There is a gap of three years between the albums. How do you see the main difference in them?

J: I think the way that we work with songs has changed. The difference between the first and second albums lies in the fact that we truly immersed ourselves in the work and – I’m not sure how to say it precisely – but here I have a feeling of a certain personal and also collective transformation. I perceive a certain process, possibly a certain change in energy, something going on with these songs when we work with them. I almost have the feeling that I am communicating with the songs and was their disciple. As if I asked: “Songs – how do you want to look?” It is obvious that if you work on something for a long time, then you end up going further and into greater depth. It seems to me that the material we work on now speaks more for itself. Our role now involves more perception and less activity. Everything is flowing more easily. And something else occurs to me. Just yesterday we had a joint concert with Petr Mička and his Horňácko muzika. And for me and Aram it was incredibly powerful, the chance to immerse ourselves directly in their playing, which is different to ours. It seems to me that as we approach the carriers of the Slovácko traditions, our approach to these songs is also transfigured or transformed. I see it as a process and we are looking at the next step.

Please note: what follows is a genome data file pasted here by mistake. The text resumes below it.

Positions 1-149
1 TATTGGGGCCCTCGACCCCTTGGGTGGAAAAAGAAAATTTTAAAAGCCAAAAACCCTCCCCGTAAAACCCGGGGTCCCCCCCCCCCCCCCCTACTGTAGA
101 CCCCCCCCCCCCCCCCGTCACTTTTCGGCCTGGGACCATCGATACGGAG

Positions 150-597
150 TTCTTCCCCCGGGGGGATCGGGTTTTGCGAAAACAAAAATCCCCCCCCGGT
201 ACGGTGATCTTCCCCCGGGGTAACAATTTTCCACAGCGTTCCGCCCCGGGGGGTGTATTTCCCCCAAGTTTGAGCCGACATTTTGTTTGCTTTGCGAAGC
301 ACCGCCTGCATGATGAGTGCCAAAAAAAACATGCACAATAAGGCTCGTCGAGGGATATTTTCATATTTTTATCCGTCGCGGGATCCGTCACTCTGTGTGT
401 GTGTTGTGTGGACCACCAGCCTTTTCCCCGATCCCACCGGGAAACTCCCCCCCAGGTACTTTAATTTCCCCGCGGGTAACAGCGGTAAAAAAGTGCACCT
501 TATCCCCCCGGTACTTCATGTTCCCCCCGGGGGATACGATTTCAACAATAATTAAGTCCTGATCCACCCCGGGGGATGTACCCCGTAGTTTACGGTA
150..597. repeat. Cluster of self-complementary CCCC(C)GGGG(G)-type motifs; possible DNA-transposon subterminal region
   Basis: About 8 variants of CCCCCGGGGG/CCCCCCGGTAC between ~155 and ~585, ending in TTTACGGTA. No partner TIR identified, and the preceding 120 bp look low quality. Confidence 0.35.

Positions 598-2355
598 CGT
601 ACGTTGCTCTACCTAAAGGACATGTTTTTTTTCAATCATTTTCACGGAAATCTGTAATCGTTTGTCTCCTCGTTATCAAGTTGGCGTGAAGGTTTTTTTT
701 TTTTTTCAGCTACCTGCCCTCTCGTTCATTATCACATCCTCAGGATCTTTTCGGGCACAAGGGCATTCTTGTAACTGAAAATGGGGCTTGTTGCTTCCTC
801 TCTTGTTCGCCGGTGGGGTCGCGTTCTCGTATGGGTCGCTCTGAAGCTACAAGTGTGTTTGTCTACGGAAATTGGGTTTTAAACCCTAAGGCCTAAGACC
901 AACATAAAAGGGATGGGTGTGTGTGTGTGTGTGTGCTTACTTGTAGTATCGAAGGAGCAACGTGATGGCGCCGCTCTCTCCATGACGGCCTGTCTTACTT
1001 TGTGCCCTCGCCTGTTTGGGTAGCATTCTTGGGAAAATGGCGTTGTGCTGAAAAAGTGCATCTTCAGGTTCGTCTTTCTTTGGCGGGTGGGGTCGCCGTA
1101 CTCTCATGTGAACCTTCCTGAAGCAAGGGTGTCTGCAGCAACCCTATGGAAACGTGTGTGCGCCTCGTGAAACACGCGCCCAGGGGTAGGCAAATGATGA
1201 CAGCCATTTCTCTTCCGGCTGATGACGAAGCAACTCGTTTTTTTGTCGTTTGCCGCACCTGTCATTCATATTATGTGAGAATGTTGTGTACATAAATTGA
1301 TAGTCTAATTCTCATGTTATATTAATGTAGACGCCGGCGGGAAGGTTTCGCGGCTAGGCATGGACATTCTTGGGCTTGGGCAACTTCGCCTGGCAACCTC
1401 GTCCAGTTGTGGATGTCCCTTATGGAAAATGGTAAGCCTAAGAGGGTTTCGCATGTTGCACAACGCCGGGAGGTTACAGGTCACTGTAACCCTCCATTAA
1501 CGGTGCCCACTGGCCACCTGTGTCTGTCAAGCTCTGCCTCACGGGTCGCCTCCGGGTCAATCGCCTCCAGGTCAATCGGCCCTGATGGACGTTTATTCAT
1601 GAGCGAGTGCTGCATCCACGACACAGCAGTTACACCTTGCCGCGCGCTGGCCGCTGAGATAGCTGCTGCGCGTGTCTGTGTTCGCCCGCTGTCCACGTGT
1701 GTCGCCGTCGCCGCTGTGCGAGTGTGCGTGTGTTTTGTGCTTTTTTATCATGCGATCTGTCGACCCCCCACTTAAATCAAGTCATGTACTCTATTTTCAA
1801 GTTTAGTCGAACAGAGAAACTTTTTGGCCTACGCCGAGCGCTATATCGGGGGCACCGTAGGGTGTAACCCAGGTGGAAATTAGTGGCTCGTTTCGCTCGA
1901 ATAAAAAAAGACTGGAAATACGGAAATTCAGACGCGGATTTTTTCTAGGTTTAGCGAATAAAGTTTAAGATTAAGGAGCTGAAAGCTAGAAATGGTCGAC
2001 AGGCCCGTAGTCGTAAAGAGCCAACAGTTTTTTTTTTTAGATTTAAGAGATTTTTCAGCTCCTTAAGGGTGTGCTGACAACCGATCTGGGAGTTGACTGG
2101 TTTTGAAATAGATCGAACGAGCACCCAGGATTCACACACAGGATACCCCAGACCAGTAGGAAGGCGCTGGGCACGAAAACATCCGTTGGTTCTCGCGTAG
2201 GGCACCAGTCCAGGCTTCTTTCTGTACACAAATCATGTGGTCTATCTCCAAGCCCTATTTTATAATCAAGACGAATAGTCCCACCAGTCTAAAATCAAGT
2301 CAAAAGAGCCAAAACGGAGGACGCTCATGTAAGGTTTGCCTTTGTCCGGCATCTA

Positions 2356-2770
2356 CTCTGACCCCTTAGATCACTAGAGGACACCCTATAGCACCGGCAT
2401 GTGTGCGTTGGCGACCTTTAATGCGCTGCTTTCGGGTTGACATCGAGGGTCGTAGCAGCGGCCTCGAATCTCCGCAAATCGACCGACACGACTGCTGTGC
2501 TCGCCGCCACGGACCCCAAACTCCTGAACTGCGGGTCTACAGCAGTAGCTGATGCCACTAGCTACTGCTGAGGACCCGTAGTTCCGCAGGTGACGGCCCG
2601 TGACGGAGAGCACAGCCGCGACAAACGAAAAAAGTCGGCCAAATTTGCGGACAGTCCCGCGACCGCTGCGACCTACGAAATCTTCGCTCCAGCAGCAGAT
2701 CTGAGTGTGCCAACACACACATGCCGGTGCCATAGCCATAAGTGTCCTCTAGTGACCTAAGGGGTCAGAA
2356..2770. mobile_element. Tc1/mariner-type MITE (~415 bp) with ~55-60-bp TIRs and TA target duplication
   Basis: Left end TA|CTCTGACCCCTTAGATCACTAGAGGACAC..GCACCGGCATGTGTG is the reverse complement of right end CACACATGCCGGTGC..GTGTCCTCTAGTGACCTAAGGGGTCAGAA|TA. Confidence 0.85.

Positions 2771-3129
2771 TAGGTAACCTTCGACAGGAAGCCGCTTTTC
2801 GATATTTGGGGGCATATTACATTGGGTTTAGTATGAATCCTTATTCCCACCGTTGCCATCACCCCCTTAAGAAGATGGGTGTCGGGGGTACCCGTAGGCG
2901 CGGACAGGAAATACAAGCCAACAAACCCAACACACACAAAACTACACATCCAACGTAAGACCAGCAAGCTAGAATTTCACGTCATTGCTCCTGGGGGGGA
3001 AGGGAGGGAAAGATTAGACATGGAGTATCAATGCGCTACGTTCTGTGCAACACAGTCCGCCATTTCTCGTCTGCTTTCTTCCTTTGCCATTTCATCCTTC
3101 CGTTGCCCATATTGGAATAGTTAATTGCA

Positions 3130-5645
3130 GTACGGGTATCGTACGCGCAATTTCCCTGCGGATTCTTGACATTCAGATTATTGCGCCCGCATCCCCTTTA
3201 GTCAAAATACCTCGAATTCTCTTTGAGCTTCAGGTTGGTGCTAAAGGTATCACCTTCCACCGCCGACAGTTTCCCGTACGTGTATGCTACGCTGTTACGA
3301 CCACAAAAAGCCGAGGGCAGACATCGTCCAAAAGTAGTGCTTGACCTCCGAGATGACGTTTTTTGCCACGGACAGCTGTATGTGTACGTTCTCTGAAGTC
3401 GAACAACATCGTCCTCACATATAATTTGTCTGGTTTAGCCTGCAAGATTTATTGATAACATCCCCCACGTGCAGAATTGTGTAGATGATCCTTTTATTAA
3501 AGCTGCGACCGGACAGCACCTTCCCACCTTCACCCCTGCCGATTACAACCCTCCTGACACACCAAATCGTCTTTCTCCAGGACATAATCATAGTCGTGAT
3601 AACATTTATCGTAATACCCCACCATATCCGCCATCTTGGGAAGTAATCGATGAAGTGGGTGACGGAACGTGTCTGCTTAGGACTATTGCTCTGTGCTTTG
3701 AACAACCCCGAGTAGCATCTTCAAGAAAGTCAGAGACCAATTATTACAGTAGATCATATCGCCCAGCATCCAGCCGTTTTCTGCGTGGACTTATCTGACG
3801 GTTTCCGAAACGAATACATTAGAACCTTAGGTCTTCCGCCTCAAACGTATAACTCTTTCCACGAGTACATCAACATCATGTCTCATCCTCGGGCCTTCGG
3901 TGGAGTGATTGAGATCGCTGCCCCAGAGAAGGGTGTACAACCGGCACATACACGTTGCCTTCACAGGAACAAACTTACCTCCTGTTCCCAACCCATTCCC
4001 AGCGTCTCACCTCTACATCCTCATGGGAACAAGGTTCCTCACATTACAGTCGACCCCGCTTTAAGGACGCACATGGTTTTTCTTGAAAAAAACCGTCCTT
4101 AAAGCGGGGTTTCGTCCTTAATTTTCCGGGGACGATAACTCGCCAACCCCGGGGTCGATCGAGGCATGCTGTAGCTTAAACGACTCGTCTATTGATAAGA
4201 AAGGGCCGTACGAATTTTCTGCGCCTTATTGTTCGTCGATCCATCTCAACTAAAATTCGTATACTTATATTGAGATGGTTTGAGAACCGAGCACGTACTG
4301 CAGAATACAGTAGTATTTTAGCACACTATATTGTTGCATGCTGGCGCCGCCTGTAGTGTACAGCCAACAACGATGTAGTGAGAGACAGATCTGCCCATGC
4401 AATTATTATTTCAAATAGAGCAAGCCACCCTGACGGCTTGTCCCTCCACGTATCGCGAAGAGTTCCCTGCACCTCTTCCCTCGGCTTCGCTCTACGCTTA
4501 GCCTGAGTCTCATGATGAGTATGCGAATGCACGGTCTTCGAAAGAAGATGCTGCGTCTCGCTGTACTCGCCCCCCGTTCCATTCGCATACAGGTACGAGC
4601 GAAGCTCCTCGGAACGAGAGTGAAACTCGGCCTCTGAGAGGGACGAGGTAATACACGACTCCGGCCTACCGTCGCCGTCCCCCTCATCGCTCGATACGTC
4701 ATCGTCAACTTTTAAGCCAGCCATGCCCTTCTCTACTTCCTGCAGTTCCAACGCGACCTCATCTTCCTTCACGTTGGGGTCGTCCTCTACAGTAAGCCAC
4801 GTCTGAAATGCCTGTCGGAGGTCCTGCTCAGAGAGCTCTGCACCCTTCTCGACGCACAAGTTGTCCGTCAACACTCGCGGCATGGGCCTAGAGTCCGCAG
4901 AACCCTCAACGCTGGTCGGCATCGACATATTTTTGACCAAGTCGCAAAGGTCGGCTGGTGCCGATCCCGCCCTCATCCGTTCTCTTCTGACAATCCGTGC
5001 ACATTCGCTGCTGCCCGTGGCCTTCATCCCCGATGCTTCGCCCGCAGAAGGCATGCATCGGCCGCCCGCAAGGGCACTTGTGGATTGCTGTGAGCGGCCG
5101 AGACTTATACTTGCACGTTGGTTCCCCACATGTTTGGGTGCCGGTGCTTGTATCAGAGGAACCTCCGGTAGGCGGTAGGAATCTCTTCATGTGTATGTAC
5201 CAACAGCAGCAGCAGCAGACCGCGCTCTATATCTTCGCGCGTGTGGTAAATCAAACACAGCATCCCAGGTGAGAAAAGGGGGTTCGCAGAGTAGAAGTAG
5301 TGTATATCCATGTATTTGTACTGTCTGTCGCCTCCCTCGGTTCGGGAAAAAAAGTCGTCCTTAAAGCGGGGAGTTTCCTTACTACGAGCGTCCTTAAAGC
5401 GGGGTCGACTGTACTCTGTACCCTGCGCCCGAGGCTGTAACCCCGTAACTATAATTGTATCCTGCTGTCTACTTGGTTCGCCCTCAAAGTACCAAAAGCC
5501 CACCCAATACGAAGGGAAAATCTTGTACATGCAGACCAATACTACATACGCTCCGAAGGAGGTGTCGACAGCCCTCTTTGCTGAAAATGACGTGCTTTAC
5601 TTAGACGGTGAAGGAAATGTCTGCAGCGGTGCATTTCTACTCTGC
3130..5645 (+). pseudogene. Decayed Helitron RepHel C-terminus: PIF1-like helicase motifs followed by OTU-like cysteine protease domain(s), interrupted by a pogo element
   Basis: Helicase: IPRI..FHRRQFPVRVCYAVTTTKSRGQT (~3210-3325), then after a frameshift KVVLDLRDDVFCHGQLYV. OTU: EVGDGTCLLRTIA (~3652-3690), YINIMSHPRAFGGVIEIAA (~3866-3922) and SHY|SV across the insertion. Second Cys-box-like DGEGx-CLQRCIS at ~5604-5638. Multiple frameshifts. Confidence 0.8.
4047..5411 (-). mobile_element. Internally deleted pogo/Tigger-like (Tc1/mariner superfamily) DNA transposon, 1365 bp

At the time when you founded Dálava, you did not really know how folk songs are played in Moravia. Lately you have been regularly going to Slovácko or to Brno and playing with Moravian musicians. How does it influence your work?

J: When I work on songs in Canada, they are versions which I heard from Moravian musicians, stored somewhere deep in my subconscious. I do not try to duplicate them directly but my approach is influenced by such traditional examples. I have a video from yesterday’s concert and I can see that I sing completely differently when accompanied by Moravian musicians than when I am just with Aram. But when working together with Aram it is a completely different process. At the moment I don’t have much idea what comes next. Maybe if we work more with traditional musicians we will better understand these changes. For now there is a difference between both approaches which may disappear some time. But for now I don’t know.

You moved to Canada from New York. How does the life of a musician differ between New York and Vancouver?